Oh, and before I forget to point this out, I’ve moved the email newsletter opt-in box to the TOP of the right column, instead of being at the bottom.  This email feature is going to expand soon.  

If you want to make sure to stay in touch with all the new changes, be sure to add your email today!



PS:  I love the ways these unique groups of mushrooms look like little groups of insiders!  Connected together, yet separate from each other.  Similar, but each unique. Bigs, littles, some sheltering others, some hiding in the back…

I don’t know about you, but I really like mushrooms.  :)



Copyright © 2008-2016 Kathy Broady MSW and Discussing Dissociation

DID Phone Consultations with Kathy from Discussing Dissociation

. PHONE CONSULTATIONS with Kathy from Discussing Dissociation Get the “Welcome Back to Consultations!” Offer* (time limited*) . Welcome back to Consultations? Welcome back?  Have you be…

Source: DID Phone Consultations with Kathy from Discussing Dissociation

Kathy, Where Have You Been These Past 5 Years?

Magnificent Coastline View


Five years!

Those of you who have been reading here for awhile will know what I’m talking about, and some of you are going to learn a whole lot about me today.  :)

FIRST — I want to say… this month is the 15-year anniversary for the beginning of my very first online therapeutic site for dissociative trauma survivors — AbuseConsultants — a website offering online counseling, email consultations, phone sessions, and Skype sessions.  That was probably  one of the first online therapeutic resources for survivors with Dissociative Identity Disorder.   AbuseConsultants had gobs of information, pages of survivor art and survivor poetry, and all kinds of good stuff.  It was the early days of online counseling, back when people were afraid of doing much of anything online.  There certainly weren’t very many online mental health professionals back then — we were the mavericks challenging the old ways of doing things.  I had already been working extensively with trauma and dissociation for about 15 years before that, so I wasn’t worried about being able to recognize dissociative issues from a distance.  And with all that confidence,  AbuseConsultants opened its doors in April 2001 — 15 years ago this month, and wow, things have really changed since then.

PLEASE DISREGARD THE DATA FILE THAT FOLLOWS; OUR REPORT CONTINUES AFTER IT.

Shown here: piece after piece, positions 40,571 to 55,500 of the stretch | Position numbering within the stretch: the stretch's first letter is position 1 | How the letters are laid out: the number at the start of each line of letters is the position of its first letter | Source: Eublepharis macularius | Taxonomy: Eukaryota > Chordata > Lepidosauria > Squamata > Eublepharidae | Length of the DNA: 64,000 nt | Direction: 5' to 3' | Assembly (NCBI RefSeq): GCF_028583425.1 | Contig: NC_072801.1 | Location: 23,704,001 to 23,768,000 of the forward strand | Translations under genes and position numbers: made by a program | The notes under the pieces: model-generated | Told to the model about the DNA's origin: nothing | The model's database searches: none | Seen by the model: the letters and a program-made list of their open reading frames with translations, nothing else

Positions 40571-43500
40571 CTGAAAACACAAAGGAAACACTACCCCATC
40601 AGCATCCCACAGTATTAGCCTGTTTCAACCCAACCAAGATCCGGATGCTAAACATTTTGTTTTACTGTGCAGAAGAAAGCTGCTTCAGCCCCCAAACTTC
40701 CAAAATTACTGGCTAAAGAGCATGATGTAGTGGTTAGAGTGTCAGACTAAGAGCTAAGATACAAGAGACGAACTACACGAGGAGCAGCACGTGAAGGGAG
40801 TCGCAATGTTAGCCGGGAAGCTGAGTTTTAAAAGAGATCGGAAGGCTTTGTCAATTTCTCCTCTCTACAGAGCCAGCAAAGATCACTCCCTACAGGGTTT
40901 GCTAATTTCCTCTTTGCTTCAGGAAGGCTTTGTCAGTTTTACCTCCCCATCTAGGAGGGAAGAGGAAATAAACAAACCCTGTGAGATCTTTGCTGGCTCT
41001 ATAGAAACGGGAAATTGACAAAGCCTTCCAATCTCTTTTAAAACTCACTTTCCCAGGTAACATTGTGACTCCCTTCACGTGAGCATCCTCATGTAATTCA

First of all, it’s not weird to see online therapy anymore.  It’s not weird to see people offering Skype sessions, or phone sessions, or distance therapy.  Our world has become more accustomed to that idea.  And thank goodness!  Because there certainly are not enough good DID therapists in the world, that’s for sure.

Life has changed lots for me too.  When AbuseConsultants was active,  I lived in the Dallas, Texas area.  I had a beautiful little comfy office, in addition to keeping busy with online counseling, email consultations, and phone sessions.  At a later date, I added a therapeutic group support forum, SurvivorForum, and kept super busy with that for 5 or 6 years.   Yep, I was working with dissociative folks in my office, over the phone / emails, and also with a 24/7 online group.  Talk about BUSY!!

And then came 2011, when life completely changed for me.

What happened?  Where did you go, Kathy?  What have you been doing?

If I had a dollar for every time I’ve heard that….

Well, to condense very briefly, all within a matter of a few months in the beginning of 2011, everything flipped.

My husband had a sudden, and unexpected complete life threatening medical emergency that took me right out of work and into full-time medical assistance for an extended period of time.  (He’s fine now, but it was quite scary for awhile).

And the building where I had my office was sold to some other company, so all of us who rented office space from there were given notice to move out as the entire building was becoming something else.  Sad day, as that was such a comfortable little office…

And then another family member was having a sudden life threatening medical crisis, and needed immediate full-time care and assistance… which was the final blow to my days in Texas.

I was completely exhausted and worn down from complicated messes that were everywhere, on every level of my life (those are giant topics of their own, for another day…), but you know… when there is a life-threatening medical crisis, there is no time to wait.  Or to rest.

And in yet another big rush, I boxed up a few things, put a few things in storage, sold a whole bunch of stuff, donated a whole bunch of stuff, tossed out a whole bunch of stuff….

Packed a few suitcases.

Got on a plane.

Flew for hours.

And landed in Australia.

Yep.  From Dallas to Australia.

(Actually, that first flight originally left from Dallas, went to Baltimore, then to Washington DC, then back over to San Francisco, across to Seoul South Korea, then down to Sydney, but who’s worried about details…. It was just a LOT of flying hours!)

A kangaroo in the wild....